Battle of Cowpens
The Battle of Cowpens (January 17, 1781) was a decisive victory by American
Revolutionary forces under Brigadier General Daniel Morgan, in the Southern campaign of the American Revolutionary War. It
was a turning point in the reconquest of South Carolina from the British.
|Battle of Cowpens Map
|Cowpens Battlefield Map
(Battle of Cowpens 17 January 1781. Right flank (cavalry) of Lt. Col.William
Washington and (left flank) the militia returned to enfilade.)
|Battle of Cowpens Map
|Cowpens Revolutionary War Map
The Battle of Cowpens1, January 17, 1781,
took place in the latter part of the Southern Campaign of the American Revolution and of the Revolution itself. It became
known as the turning point of the war in the South, part of a chain of events leading to Patriot victory at Yorktown2
The Cowpens victory was one over a crack British regular army3 and brought together strong armies
and leaders who made their mark on history.
From the Battle of Moore's Creek Bridge4 on, the
British had made early and mostly futile efforts in the South, including a failed naval expedition to take Charleston in 1776.
Such victories boosted Patriot morale and blunted British efforts, but, by 1779-80, with stalemate in the North, British strategists
again looked south. They came south for a number of reasons, primarily to assist Southern Loyalists5
and help them regain control of colonial governments, and then push north, to crush the rebellion6.
They estimated that many of the population would rally to the Crown.
In 1779-80, British redcoats indeed came South en masse, capturing
first, Savannah7 and then Charleston8 and Camden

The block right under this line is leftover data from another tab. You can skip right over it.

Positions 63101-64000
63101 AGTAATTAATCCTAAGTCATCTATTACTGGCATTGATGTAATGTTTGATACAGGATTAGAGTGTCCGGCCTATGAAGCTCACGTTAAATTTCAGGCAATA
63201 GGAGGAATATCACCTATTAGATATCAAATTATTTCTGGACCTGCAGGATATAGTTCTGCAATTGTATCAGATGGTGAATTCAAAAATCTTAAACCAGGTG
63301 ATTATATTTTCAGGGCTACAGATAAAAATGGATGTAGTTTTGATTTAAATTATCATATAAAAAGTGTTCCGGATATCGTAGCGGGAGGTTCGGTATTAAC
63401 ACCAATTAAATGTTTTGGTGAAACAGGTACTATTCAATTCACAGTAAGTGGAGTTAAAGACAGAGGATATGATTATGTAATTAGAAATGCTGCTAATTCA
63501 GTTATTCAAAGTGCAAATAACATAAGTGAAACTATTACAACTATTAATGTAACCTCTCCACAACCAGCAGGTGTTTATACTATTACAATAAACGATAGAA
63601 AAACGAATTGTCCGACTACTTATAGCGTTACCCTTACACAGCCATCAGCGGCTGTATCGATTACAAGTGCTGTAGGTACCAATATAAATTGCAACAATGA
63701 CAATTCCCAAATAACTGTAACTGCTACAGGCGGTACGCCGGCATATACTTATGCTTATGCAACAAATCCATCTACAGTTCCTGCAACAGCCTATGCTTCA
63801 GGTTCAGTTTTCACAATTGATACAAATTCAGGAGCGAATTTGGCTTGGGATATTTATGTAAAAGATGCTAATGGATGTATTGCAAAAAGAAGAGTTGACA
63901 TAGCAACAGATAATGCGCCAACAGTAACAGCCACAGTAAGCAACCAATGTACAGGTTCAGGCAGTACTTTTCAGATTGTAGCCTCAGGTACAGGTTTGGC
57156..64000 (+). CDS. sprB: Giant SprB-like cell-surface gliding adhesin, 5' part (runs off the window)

8A in South Carolina, in the process, defeating and capturing much of the Southern Continental
Army9. Such victories gave the British confidence they would soon control the entire South, that
Loyalists would flock to their cause. Conquering these population centers, however, gave the British a false sense of victory
they didn’t count on so much opposition in the backcountry10. Conflict in the backcountry,
to their rear, turned out to be their Achilles’ heel.
The Southern Campaign, especially in the backcountry, was essentially a civil
war as the colonial population split between Patriot and Loyalist. Conflict came, often pitting neighbor against neighbor
and re-igniting old feuds and animosities. Those of both sides organized militia, often engaging each other. The countryside
was devastated, and raids and reprisals were the order of the day.
Into this conflict, General George Washington sent the very capable Nathanael
Greene to take command of the Southern army. Against military custom, Greene, just two weeks into his command, split his army,
sending General Daniel Morgan southwest of the Catawba River to cut supply lines and hamper British operations in the backcountry,
and, in doing so "spirit up the people". General Cornwallis, British commander in the South, countered Greene’s move
by sending Lieutenant Colonel Banastre Tarleton to block Morgan’s actions. Tarleton was only twenty-six, but he was
an able commander, both feared and hated – hated especially for his victory at the Waxhaws.11